Students dominate the modern centre of Iasi.
A big contrast with the world outside Iasi: welcome back in the world of carts…

On the edge of extinction: Europe’s rarest adder

The hills surrounding Iasi are covered with forests and halfopen country, with friendly small villages scattered around. Our main goal here was to find Vipera ursinii moldavica and Vipera berus. The next morning, after a good night’s sleep in a typical Romanian hotel, Alex took us to a grassland area just outside the city. At first sight, the area, although rich in flowers, did not seem particularly interesting for reptiles. We probably wouldn’t have stopped here at all if it wasn’t for our guide Alex to tell us that these small pockets of grassland host one of the last remaining populations of Vipera ursinii moldavica. Given the nearby, and ever expanding, city limits and the increasingly intensive farming practices in the surrounding area, it is even more astonishing that this last resort of V. ursinii moldavica has no protected status! Romanian biologists, however, do recognise the importance of this habitat, and have been trying for years to convince the Romanian government to legally protect the area. For this single field belongs to the very last acres where this subspecies still occurs!

We made a walk through the grasslands in the morning. The diversity of flowering plants seemed unbeatable. The downside of this was that some of us were struck by a severe hay fever. After a while we managed to locate five Vipera ursinii moldavica. All were found in patches of bare ground and low vegetation. Other highlights of these steppe-like meadows are mammals such as sousliks and several species of hamster and molerat, not to mention the variety of insects.

The burrows of the molerats (Spalax graecus) form small open patches in the vegetation, providing the adders places to catch some sun.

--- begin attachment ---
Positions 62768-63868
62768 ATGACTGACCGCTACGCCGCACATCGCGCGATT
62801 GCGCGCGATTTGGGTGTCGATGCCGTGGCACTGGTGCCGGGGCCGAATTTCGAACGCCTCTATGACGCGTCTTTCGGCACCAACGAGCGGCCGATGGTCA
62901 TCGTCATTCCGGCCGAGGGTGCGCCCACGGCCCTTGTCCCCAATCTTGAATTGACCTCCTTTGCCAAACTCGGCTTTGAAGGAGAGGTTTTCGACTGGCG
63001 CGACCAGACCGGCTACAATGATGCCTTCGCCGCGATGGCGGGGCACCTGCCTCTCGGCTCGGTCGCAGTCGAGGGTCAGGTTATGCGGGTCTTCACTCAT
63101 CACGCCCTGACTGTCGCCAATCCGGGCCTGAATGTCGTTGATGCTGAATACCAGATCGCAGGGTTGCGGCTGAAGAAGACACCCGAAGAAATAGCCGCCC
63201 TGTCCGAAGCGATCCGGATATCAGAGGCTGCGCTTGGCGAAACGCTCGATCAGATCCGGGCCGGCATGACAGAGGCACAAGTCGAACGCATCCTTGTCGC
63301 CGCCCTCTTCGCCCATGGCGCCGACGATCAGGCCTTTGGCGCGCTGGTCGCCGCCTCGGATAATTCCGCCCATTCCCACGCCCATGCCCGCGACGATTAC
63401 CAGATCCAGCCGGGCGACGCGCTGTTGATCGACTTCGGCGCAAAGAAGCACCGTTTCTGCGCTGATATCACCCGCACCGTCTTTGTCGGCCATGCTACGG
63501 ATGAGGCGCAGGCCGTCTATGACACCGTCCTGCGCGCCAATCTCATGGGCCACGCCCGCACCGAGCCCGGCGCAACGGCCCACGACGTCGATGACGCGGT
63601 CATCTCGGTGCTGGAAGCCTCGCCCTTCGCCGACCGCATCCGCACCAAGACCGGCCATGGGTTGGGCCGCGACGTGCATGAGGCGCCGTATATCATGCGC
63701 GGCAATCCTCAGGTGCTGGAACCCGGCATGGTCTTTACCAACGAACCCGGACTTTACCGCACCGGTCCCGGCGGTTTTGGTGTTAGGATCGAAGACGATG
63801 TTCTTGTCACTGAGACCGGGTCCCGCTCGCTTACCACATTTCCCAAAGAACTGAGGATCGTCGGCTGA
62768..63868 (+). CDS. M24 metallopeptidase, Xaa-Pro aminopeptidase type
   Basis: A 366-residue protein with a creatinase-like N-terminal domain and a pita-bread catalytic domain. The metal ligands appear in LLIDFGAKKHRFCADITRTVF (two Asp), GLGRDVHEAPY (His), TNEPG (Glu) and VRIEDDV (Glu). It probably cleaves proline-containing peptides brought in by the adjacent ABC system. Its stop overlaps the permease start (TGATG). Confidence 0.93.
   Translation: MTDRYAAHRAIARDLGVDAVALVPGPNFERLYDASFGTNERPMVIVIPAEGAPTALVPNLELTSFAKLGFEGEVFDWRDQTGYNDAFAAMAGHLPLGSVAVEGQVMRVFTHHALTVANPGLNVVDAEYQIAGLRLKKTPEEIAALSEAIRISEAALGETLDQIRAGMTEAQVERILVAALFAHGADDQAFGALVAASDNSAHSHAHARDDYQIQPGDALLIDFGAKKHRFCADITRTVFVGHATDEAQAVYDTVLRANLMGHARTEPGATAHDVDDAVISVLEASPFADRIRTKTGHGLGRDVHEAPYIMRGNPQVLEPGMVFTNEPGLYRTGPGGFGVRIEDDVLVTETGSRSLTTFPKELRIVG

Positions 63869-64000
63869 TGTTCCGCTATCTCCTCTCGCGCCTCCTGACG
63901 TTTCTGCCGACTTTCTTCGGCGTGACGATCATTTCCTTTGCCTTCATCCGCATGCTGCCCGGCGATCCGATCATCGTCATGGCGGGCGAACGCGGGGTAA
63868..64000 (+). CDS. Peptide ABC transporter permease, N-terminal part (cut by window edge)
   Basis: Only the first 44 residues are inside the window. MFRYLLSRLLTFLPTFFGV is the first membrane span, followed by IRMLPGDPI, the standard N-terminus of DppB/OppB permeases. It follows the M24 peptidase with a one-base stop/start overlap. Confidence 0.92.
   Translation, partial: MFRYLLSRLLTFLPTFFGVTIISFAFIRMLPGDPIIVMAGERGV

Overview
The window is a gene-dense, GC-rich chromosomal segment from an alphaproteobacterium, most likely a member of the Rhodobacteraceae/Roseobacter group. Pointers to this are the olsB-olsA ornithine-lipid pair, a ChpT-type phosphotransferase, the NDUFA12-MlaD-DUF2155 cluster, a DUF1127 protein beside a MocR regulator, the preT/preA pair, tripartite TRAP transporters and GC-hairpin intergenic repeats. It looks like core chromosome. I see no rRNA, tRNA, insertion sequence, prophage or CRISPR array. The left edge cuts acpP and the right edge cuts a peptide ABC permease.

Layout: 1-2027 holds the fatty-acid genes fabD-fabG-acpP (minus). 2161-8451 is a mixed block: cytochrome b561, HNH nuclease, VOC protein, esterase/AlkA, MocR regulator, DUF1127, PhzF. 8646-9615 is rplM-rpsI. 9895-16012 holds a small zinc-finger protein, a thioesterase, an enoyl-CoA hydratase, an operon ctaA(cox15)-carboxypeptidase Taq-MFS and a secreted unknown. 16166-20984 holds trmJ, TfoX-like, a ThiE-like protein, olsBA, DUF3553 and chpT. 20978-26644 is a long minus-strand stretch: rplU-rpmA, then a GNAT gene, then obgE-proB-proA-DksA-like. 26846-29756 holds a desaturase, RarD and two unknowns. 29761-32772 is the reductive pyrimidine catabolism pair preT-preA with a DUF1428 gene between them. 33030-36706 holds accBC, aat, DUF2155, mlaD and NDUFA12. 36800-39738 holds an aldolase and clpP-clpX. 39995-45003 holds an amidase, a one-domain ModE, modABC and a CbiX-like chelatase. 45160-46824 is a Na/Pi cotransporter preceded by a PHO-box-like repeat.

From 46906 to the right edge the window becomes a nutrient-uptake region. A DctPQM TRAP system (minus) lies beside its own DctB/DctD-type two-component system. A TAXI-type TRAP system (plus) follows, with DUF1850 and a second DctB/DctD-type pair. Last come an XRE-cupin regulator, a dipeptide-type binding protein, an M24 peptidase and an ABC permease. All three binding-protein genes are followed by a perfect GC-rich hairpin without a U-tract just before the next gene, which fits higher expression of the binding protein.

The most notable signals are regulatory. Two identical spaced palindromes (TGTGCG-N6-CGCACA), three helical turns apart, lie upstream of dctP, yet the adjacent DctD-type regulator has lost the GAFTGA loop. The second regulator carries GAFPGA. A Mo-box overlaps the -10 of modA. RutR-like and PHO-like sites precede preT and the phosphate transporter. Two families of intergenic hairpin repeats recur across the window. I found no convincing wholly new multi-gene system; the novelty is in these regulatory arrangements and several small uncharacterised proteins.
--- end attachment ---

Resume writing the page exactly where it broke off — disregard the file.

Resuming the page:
These colourful grasslands are one of the last strongholds of Vipera ursinii moldavica.
Vipera ursinii moldavica (female)  

Because of the high temperatures we decided to spend the afternoon in a forest on the other side of Iasi. Here we found many northern crested newts and common newts. Later that day we went back to the ursinii-grasslands to do some photography.

Even carts make road victims. Here a subadult European pond terrapin.

The next day Alex took us to the Barnova forest to search for common viper, Vipera berus. A large percentage of the population here is melanistic. We stopped at a small train station in the woods to walk along the railroad. Despite the heat that day, we found three common vipers, one of which was black, and several smooth snakes. This population is studied by Alex and his colleagues, so all specimens were caught for Alex to take measurements and photograph the head pattern for individual recognition.

Railtracks provide excellent habitat for reptiles, because of the open edges where the soil
heats up quickly. 
Vipera berus was our target species in this area. We were lucky to find several.
Especially the black variety